Kevin Schmeising, director of Catholic History.net and Institute Advisory Board Member, provides a review.
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The challenges of writing a one-volume history of the Catholic Church are many. There are problems of selection (being comprehensive is impossible); of balance (don't hide the warts, but don't focus excessively on them); and of style (an approach that satisfies the professional historian won't satisfy the average reader). Fr. John Vidmar's volume is, overall, the best text that I've found, and it is especially well-suited to the beginning student of the subject. I have confirmed this impression many times over by using it in Catholic adult education classes, to uniformly positive reviews.
Vidmar does not ignore embarrassing or deplorable events in the Catholic Church's past, but he does perform the crucial task of placing all such blemishes in the proper historical context. A survey of this kind must emphasize certain themes to the neglect of others, and Vidmar focuses on controversial episodes such as the crusades and the Church’s relationship with Nazism, a decision that makes sense in a book directed at a popular audience. One of the longest and most thorough discussions concerns the latter topic, a natural area of interest in light of the recurring (and unjust) charges against Pope Pius XII. Other subjects that receive a relatively large amount of attention include the Reformation and the French Revolution.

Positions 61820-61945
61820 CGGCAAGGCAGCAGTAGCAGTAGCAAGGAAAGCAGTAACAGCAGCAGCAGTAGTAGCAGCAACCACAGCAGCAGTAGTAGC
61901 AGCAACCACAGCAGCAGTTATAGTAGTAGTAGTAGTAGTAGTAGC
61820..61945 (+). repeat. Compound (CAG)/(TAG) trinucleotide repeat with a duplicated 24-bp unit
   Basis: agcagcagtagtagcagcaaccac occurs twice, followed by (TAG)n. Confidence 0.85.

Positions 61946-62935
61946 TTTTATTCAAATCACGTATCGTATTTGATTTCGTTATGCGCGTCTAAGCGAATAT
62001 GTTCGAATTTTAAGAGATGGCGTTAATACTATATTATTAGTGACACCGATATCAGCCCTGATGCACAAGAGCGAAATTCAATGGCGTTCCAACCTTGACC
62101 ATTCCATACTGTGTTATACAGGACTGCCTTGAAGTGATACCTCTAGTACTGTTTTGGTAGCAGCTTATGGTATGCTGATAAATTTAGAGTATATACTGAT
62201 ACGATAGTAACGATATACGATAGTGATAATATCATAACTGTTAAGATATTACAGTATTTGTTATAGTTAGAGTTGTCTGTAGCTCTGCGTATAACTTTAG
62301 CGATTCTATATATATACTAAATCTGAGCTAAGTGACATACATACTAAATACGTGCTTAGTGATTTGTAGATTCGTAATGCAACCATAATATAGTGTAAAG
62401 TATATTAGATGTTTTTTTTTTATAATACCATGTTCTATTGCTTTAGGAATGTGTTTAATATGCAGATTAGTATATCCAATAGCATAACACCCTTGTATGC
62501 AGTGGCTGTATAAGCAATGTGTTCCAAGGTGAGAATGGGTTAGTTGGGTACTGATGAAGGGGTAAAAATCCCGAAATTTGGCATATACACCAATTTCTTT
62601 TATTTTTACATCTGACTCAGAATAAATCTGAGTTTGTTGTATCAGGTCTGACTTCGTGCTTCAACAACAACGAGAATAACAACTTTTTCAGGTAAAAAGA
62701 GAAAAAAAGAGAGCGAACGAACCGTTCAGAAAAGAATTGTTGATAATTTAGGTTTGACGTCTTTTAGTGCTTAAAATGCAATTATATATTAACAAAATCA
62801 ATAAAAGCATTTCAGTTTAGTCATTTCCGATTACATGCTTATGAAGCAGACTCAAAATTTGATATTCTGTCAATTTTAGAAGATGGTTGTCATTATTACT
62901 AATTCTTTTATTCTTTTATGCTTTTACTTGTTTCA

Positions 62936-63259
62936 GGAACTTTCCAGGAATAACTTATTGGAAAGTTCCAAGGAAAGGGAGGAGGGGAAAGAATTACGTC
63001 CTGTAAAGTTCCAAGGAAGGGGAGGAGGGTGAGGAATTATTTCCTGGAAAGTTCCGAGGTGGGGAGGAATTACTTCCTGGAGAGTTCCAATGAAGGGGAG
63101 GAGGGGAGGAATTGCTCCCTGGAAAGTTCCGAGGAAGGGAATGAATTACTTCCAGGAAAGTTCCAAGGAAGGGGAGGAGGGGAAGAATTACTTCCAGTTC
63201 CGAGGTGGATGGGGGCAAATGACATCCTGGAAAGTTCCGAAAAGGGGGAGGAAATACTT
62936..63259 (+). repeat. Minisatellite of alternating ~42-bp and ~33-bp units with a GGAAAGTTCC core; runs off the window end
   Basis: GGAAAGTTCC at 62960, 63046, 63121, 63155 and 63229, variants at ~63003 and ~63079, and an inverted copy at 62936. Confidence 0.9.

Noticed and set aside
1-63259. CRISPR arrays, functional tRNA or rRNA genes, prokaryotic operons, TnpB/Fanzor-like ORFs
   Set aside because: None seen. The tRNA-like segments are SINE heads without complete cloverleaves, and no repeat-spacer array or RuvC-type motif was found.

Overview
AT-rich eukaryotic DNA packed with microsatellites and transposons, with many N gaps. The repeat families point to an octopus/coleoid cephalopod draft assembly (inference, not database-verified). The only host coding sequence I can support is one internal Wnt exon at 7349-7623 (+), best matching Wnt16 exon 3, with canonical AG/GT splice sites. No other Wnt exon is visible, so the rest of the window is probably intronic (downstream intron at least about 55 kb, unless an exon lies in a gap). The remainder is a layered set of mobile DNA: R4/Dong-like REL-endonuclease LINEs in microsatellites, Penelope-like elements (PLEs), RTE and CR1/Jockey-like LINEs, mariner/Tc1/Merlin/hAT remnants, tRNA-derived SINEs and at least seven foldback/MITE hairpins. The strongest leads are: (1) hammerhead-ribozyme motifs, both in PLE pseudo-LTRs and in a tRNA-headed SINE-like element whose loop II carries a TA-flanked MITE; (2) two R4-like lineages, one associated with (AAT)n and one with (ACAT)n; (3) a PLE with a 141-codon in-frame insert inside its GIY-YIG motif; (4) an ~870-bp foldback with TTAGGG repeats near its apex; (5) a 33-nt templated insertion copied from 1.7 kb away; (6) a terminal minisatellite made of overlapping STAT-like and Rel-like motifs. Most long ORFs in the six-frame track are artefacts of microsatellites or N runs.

Where important figures, episodes, or movements do not fit into the main narrative, there are helpful sidebars, photos, and captions. The result is a surprisingly broad, if not terribly deep, coverage of the major points in Church history in a little more than 300 pages.
One minor drawback is that the book was published in 2005 and has not been updated. The pontificate of John Paul II is given short shrift, and there is no discussion of the clergy abuse scandal. Still, it is arguably less important to deal with these matters because they are fresh in the memory of most adult Catholics.
I don't agree with every line of the text, but that is inevitable. Vidmar writes with historical sensitivity, yet never falls into the error of relativism. He defends the Church where necessary, but never veers into triumphalism. His treatments are concise but rarely simplistic. His writing is always accessible, a remarkable achievement for a subject as massive and complex as this. Anyone searching for a brief, trustworthy introduction to the history of the Church need look no further.